Ivy Bridge uses the same LGA-1155 socket as Sandy Bridge. Provided there's BIOS/UEFI support from your board maker, you can use Ivy Bridge CPUs in older 6-series motherboards. Doing so won't give you access to some of the newer 7-series chipset features like PCIe Gen 3 (some 6-series boards are claiming 3.0 support), native USB 3.0 (many 6-series boards have 3rd party USB 3.0 controllers) and Intel's Rapid Start Technology.

Chipset Comparison
  Z77 Z75 H77 Z68 P67 H67
CPU Support IVB
LGA-1155
IVB
LGA-1155
IVB
LGA-1155
SNB/IVB
LGA-1155
SNB/IVB
LGA-1155
SNB/IVB
LGA-1155
CPU Overclocking Yes Yes No Yes Yes No
CPU PCIe Config 1 x16 or
2 x8 or
1 x8 + 2 x4
PCIe 3.0
1 x16 or
2 x8 PCIe 3.0
1 x16 PCIe 3.0 1 x16 or
2 x8 or
1 x8 + 2 x4
PCIe 3.0
1 x16 or
2 x8 PCIe 3.0
1 x16 PCIe 3.0
Processor Graphics Support Yes Yes Yes Yes No Yes
Intel SRT (SSD caching) Yes No Yes Yes No No
RAID Support Yes Yes Yes Yes Yes Yes
USB 2.0 Ports (3.0) 14 (4) 14 (4) 14 (4) 14 14 14
SATA Total (Max Number of 6Gbps Ports) 6 (2) 6 (2) 6 (2) 6 (2) 6 (2) 6 (2)
PCIe Lanes 8 (5GT/s) 8 (5GT/s) 8 (5GT/s) 8 (5GT/s) 8 (5GT/s) 8 (5GT/s)

The big change this year is that all 7-series chipsets support processor graphics, while last year Intel had the silly P vs. H split until Z68 arrived and simplified everything.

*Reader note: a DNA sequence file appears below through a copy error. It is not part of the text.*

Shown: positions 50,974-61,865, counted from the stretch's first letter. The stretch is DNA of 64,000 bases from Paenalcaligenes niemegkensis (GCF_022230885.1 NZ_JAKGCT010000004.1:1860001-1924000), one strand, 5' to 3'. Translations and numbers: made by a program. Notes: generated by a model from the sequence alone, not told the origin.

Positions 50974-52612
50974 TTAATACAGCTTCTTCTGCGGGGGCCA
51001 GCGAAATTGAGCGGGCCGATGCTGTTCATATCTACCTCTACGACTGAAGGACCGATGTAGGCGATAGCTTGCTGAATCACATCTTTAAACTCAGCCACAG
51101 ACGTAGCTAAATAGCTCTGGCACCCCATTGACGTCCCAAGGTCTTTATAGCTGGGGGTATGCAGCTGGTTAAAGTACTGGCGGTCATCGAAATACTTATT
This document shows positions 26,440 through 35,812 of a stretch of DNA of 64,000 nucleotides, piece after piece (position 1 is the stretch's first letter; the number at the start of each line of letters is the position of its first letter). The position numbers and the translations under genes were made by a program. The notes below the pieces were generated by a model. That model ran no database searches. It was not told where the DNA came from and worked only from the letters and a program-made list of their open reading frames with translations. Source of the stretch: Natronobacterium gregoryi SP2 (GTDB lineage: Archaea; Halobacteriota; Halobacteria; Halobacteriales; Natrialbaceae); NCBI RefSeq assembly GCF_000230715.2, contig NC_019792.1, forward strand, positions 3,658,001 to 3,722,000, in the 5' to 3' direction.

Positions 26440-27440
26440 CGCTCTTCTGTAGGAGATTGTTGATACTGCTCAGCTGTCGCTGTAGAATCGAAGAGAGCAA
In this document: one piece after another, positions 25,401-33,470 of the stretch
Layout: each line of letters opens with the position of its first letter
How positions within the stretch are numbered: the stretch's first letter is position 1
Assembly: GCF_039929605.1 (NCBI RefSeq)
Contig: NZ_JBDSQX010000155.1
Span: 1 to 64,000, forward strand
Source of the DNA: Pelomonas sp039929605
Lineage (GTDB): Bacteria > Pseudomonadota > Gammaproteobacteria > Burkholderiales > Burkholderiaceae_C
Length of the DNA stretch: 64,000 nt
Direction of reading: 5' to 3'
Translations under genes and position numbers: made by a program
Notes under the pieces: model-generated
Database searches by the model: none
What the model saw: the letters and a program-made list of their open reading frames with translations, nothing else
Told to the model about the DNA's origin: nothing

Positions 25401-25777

Ivy Bridge Architecture Recap The State of Ivy Bridge Silicon
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  • Mithan - Wednesday, March 07, 2012 - link

    Most gamers don't spend money on the I7 lineup, prefering to buy the Core i5 series and invest the extra money into more GPU. Reply
  • just4U - Thursday, March 08, 2012 - link

    It's not only the extra money.. Apparently the 2500K does better in a fair number of games over the 2600K (in part.. i think due to Hyper Threading) and the graphs seem to support that (altho maybe not for the reason I mentioned)

    Looking at the 3700 series though it beats out both the 2500K and 2600K so I think that one is going to be of special interest to gamers.. moving forward.
    Reply
  • auvrea - Monday, November 19, 2012 - link

    bump Reply
  • nuha_te10 - Tuesday, March 06, 2012 - link

    I'm afraid the next Haswell will be Tock- Reply